The Donald Trump-Russia dossier: What we know

Thursday January 12 2017

US President-elect Donald Trump (left) and Russian counterpart Vladimir Putin. PHOTOS | DON EMMERT AND NATALIA KOLESNIKOVA | AFP

US President-elect Donald Trump (left) and Russian counterpart Vladimir Putin. PHOTOS | DON EMMERT AND NATALIA KOLESNIKOVA | AFP Vladimir Putin, Donald Trump

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An explosive but unsubstantiated political research dossier on Donald Trump's links to Russia alleges that his aides colluded with the Kremlin ahead of the US election, and that Russia has compromising information of a sexual nature about Trump.

American media and politicians have been in possession of versions of the 35-page report for months but, unable to corroborate its claims, had declined to publish it.

On Tuesday, after several media reported that Trump had been briefed on the allegations circulating about him, BuzzFeed news took the controversial step of publishing the dossier in full — while admitting it is "unverified."

Here is what we know: 

  • What is the Russia dossier?

The 35 pages consist of memos compiled before and after the November 8 election by a former British spy, hired to produce opposition research on the Trump campaign, first by a Republican rival of Trump and then later by people tied to Hillary Clinton's Democratic campaign.

On Friday US intelligence chiefs, briefing Trump on allegations of Russian interference in the election, reportedly included a two-page summary of the most credible claims from the dossier.

That classified summary has been shown only to Trump, President Barack Obama, and a group of senators from the Senate Intelligence Committee.

The dossier's author was identified by the Wall Street Journal as former MI6 officer Christopher Steele, now the director of British consultancy Orbis Business Intelligence.

Britain's Daily Telegraph reported that Steele, 52, had fled his home near London, fearing for his safety after his name was made public. 

  • What claims does it make?

The dossier includes unsubstantiated claims that Russians possess videos involving prostitutes, filmed during a 2013 visit by Trump to a luxury Moscow hotel for the Miss Universe contest, supposedly as a potential means for blackmail.

It also alleges that Trump advisers, including his lawyer Michael Cohen, maintained regular contact with Russian officials and others linked to Russian intelligence during the election and have been exchanging information for "at least" eight years.

The former British spy behind the report, who had long experience in Russia, based it on what he heard from his contacts.

It is not known if any of the claims in the memos are true but US intelligence reportedly considered some of the allegations sufficiently credible for Trump to need to be informed.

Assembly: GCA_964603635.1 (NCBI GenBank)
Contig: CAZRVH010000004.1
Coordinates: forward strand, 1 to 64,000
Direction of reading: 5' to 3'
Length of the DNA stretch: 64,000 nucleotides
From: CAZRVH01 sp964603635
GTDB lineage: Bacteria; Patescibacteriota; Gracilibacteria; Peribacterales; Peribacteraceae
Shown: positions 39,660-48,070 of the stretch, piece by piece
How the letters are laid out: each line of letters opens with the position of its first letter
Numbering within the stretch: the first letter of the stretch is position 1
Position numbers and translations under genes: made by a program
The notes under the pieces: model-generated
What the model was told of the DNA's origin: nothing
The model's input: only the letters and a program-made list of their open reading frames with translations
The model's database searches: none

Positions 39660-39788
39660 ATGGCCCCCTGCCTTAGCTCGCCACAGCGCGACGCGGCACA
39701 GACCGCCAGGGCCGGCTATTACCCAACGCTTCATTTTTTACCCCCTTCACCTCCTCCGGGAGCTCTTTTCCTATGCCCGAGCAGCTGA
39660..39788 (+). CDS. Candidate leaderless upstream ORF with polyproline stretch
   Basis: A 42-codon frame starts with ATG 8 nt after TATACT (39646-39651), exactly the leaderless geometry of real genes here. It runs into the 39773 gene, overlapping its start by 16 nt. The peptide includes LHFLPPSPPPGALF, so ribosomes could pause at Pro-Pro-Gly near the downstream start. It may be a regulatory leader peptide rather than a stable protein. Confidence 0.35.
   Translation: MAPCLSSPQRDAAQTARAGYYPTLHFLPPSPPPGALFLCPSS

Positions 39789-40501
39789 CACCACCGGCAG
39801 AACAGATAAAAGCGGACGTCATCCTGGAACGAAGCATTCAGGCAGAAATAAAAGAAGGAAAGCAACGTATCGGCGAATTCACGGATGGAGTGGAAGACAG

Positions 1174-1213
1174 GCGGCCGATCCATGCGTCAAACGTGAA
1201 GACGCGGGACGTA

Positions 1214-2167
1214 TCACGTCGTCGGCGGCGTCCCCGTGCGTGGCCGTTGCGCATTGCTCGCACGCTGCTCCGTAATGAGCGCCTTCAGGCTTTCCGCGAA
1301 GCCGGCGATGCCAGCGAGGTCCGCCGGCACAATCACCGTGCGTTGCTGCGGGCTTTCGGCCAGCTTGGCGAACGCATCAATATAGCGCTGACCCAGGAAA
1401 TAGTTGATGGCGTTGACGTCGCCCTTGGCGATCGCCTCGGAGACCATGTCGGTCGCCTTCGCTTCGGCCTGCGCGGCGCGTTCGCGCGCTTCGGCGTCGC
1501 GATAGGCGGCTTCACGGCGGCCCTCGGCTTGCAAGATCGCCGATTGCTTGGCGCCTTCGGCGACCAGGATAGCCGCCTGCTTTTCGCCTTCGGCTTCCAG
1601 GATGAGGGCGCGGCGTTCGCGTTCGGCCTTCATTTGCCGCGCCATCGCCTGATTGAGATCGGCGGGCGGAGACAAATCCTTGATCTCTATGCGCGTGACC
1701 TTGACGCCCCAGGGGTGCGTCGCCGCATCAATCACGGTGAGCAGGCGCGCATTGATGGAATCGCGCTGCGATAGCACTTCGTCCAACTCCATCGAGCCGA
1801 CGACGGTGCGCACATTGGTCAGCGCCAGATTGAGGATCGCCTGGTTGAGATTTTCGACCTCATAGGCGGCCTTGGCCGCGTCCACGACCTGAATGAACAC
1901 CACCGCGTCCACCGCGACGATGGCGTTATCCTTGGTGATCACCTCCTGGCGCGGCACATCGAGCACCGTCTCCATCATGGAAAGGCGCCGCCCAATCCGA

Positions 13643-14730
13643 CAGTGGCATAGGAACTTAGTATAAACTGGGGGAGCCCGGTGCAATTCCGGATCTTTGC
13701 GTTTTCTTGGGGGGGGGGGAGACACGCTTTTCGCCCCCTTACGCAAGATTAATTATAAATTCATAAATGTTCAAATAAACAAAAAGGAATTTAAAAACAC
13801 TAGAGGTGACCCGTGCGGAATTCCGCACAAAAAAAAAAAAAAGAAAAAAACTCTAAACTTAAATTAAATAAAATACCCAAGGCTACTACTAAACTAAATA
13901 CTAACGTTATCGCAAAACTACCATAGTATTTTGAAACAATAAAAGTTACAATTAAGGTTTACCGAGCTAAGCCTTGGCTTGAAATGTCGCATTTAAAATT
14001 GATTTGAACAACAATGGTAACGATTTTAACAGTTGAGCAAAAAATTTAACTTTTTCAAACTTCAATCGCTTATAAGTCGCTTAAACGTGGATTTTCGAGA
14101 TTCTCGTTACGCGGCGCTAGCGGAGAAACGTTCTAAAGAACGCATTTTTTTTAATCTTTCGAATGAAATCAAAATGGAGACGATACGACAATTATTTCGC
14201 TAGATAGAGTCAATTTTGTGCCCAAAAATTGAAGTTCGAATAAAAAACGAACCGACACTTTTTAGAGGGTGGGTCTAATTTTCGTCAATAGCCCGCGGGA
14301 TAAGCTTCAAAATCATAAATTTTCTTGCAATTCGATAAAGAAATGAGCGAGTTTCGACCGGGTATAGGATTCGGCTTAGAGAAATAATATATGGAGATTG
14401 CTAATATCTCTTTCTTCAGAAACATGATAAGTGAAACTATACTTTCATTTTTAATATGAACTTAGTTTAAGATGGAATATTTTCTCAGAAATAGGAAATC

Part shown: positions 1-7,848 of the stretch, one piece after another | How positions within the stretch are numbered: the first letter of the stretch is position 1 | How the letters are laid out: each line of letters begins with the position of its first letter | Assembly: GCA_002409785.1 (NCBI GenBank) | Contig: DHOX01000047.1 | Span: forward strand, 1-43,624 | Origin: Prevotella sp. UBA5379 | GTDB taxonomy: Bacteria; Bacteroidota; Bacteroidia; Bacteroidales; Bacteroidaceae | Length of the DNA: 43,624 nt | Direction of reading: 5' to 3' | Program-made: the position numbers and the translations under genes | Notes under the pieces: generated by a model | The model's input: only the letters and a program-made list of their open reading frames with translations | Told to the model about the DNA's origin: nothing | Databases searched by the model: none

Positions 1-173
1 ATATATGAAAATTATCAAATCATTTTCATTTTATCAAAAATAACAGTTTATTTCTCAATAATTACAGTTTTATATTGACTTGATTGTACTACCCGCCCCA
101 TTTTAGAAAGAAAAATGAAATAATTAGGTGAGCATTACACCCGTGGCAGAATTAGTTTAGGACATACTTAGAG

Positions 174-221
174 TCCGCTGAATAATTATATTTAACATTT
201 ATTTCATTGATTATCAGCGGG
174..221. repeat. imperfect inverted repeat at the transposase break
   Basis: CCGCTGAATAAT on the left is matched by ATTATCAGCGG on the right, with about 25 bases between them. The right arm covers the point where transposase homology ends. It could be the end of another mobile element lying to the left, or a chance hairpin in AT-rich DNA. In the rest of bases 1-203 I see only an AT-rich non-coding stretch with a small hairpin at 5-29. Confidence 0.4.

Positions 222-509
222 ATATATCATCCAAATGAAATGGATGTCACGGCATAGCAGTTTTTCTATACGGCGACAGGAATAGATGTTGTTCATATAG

The FBI has been investigating the claims and Democrats are demanding an inquiry into allegations Trump's team met with Russian officials during the campaign. 

  • How has Trump responded?

Trump angrily dismissed the report as a fabrication, telling a news conference: "It's all fake news. It's phony stuff. It didn't happen."

And he slammed US intelligence for allowing the information to leak.

"I think it was disgraceful — disgraceful that the intelligence agencies allowed any information that turned out to be so false and fake out," Trump charged. "I say that that's something that Nazi Germany would have done."

Trump's lawyer Cohen — who was alleged to have met Russian operatives in the Czech capital in August — meanwhile denied having ever visited Russia or Prague. 

  • What are Trump's known ties to Russia?

Trump reiterated at Wednesday's news conference that he has "no loans, no dealings, and no current pending deals" with Russia, when asked if the country could have any leverage over him.

Several Trump advisors have longstanding links to the country, however.

Paul Manafort, his first campaign manager, was previously a consultant to Moscow-backed former Ukraine prime minister Viktor Yanukovych, and also worked with Russian oligarchs with Putin ties.

Another Trump advisor, Carter Page, was previously a Moscow-based investment banker and visited Moscow in July and then in December after the election for what he called private affairs.

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Trump's nominee for National Security Adviser, Michael Flynn, was paid by Russian broadcaster RT to join a gala celebration in Moscow last year, where he sat at a banquet table with President Vladimir Putin.

The president-elect himself has a long history of seeking closer links with Russia. He sought since the 1990s to build a luxury apartment and hotel building in Moscow, but has never been able to seal a deal.

When visiting Moscow in 2013 for the Miss Universe contest, Trump said he hoped to build bonds with Putin. He did not meet the Russian strongman, but did meet a top Putin aide.

Court documents also show that Russian investment helped fund a major Trump-backed New York building, the 46 floor Trump Soho luxury apartment development built in the mid-2000s.